Only 1 in 10 men use condoms, female sterilisation most common contraceptive

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Only 1 in 10 men use condoms, female sterilisation most common contraceptive

  • According to the latest National Family Health Survey-5 (2019-2021) Only 9.5% men used condoms but 37.9% of women underwent sterilisation.
  • Though condom use in urban India is better than rural parts, the overall trend is vastly similar — 7.6% men in rural India and 13.6% men in urban India use condoms, while 38.7% women in rural India and 36.3% in urban India underwent sterilisation.
  • Female sterilisation has gone up for the entire country from 36% in NFHS-4 (2015-2016) to 37.9% in NFHS-5. In 19 of the 36 States/UTs, female sterilisation increased in NFHS-5 compared to NFHS-4.
  • Female sterilisation is also the preferred choice of contraception than other reversible methods such as pills (5.1%), injectables (0.6%) and intra-uterine devices (2.1%).
  • The States with the highest increase in female sterilisation were Bihar (14.1% points to 34.8%), Goa (13.6% points to 29.9%) and Madhya Pradesh (9.7% points to 51.9%) .
  • In 23 of the 36 States/UTs for which data were available, condom use was less than 10%.
  • The State with the highest condom use was Uttarakhand (25.6%) and the Union Territory Chandigarh (31.1%).
  • The silver lining, however, is that use of condoms has gone up between the two surveys — from 5.6% to 9.5%.


  • It is an artificial method or other techniques, mainly used to prevent pregnancy as a consequence of sexual intercourse.
  • When a sperm reaches the ova in women, she may become pregnant.
  • Contraception is a method that prevents this phenomenon by:
  1. Stopping the egg production.
  2. Keeping the egg distinct from the sperm.
  3. By stopping the fertilized egg attaching to the lining of the womb.
  • There are around fifteen to twenty different types or methods of contraception. Out of them 3 most safest are as follows:
  1. Hormonal Contraception
  • It is a birth control method that acts on an endocrine system. It is composed of steroid hormones that comprise both oral and injectable methods. It is proved to be highly effective when taken on a prescribed schedule.
  • The methods that are available currently can be used only by women.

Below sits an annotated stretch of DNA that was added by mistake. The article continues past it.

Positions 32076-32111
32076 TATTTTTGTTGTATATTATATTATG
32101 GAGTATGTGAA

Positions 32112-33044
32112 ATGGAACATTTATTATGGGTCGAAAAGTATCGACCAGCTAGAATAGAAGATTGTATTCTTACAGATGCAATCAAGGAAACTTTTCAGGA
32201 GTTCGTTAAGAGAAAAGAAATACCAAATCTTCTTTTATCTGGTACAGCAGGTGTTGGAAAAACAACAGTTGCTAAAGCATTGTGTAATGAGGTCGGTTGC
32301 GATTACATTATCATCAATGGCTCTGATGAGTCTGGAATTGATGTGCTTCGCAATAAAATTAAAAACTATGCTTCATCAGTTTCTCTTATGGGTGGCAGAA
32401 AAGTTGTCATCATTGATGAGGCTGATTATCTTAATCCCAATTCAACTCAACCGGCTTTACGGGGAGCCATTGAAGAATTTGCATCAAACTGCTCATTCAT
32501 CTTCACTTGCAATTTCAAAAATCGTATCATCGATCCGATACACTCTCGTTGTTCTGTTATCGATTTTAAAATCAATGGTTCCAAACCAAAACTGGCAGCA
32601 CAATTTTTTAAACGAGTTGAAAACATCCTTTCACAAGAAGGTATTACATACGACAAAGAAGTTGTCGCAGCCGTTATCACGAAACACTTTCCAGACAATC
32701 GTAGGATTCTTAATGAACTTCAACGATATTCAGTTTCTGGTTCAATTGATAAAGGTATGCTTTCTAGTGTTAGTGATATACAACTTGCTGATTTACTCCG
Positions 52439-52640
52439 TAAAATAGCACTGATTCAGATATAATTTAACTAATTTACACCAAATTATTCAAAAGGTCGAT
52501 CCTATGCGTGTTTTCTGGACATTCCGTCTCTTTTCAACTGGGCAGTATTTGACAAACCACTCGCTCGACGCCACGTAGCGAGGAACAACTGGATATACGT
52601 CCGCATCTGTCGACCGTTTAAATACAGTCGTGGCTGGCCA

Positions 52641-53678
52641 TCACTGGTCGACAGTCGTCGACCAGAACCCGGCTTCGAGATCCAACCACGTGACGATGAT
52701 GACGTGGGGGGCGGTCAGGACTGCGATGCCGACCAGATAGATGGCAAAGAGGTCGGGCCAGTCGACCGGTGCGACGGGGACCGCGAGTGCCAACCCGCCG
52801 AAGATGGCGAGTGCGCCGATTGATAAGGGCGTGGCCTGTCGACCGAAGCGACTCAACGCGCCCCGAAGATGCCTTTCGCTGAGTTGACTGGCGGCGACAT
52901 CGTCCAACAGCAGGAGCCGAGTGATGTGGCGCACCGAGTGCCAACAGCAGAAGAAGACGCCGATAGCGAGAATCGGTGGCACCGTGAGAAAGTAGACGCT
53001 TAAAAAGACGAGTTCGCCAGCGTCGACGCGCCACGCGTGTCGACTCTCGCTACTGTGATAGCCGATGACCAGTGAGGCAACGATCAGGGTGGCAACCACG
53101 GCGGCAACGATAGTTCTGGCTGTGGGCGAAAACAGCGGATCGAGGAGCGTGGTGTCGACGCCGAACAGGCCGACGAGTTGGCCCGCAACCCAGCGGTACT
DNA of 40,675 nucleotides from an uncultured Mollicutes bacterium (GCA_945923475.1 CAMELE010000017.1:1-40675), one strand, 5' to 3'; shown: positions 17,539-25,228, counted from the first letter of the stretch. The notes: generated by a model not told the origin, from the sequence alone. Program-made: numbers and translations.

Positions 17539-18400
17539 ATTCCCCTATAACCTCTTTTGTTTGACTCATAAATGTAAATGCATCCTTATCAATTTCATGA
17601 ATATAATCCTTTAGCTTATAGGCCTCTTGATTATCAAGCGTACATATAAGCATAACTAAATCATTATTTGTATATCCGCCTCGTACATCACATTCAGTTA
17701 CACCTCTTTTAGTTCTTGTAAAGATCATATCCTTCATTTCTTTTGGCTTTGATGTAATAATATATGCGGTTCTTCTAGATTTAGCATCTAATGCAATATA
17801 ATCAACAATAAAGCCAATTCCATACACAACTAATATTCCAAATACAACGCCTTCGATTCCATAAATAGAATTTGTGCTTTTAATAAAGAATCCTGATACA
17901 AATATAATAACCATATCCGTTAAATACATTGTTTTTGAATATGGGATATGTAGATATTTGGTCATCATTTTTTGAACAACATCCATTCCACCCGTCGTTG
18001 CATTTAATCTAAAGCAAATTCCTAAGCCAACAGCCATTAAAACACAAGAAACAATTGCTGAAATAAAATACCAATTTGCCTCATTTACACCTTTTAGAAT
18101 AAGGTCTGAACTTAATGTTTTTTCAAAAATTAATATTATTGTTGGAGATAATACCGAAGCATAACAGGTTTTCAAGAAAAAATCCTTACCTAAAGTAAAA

• Some of the different methods of hormonal contraception include patches, IUD’S, implants, oral pills, injections and a vaginal ring.
  1. Barrier
  • Barrier contraceptives are devices that are used to prevent pregnancy by blocking sperm from entering the uterus.
  • Some of them include female condoms, male condoms, contraceptive sponges with spermicide, diaphragms and cervical caps.
  • Among them the most common birth control methods are condoms.
  • They help in protecting against HIV and sexually transmitted diseases. Most of the modern condoms are made up of latex.
  1. Emergency Contraceptive
  • Emergency contraceptive is medications that primarily prevent fertilization or ovulation.
  • There are lots of options namely mifepristone, ulipristal, levonorgestrel and high dosage control pills.
  • These methods do not affect the rates of sexually transmitted diseases, condom use, sexual risk-taking behaviour and pregnancy rates.

Reason for refusal to use condoms

  • NFHS 5 data shows that 82% men were aware that consistent use of condoms can reduce the chance of getting HIV/AIDS.
  • Studies, however, show that promotion of condoms for protection from HIV/AIDS creates confusion in their acceptance among married couples.
  • Acoording to Poonam Muttreja, Executive Director, Population Foundation of India :
  • Condom usage is also low because family planning is considered the responsibility of women. For men, sex stands purely for pleasure. For women, it is often either about procreation, or involves the fear of getting pregnant. Men also believe that condoms reduce pleasure. According to NFHS-4 data, 40% of men think it is a woman’s responsibility to avoid getting pregnant,”
  • According to a study published in the Indian Journal of Medical Research by Balaiah Donta, other barriers include lack of privacy in stores while buying condoms, perceived ineffectiveness, less comfort, lack of sexual satisfaction with condoms and husband’s alcohol use.

Way forward

  • Mass media campaigns are needed to promote a greater involvement of men in family planning.
  • Social and behaviour change communication should not only promote condoms but also break gender stereotypes and position men as responsible partners.
  • Values such as spousal communication and shared decision making should be inculcated.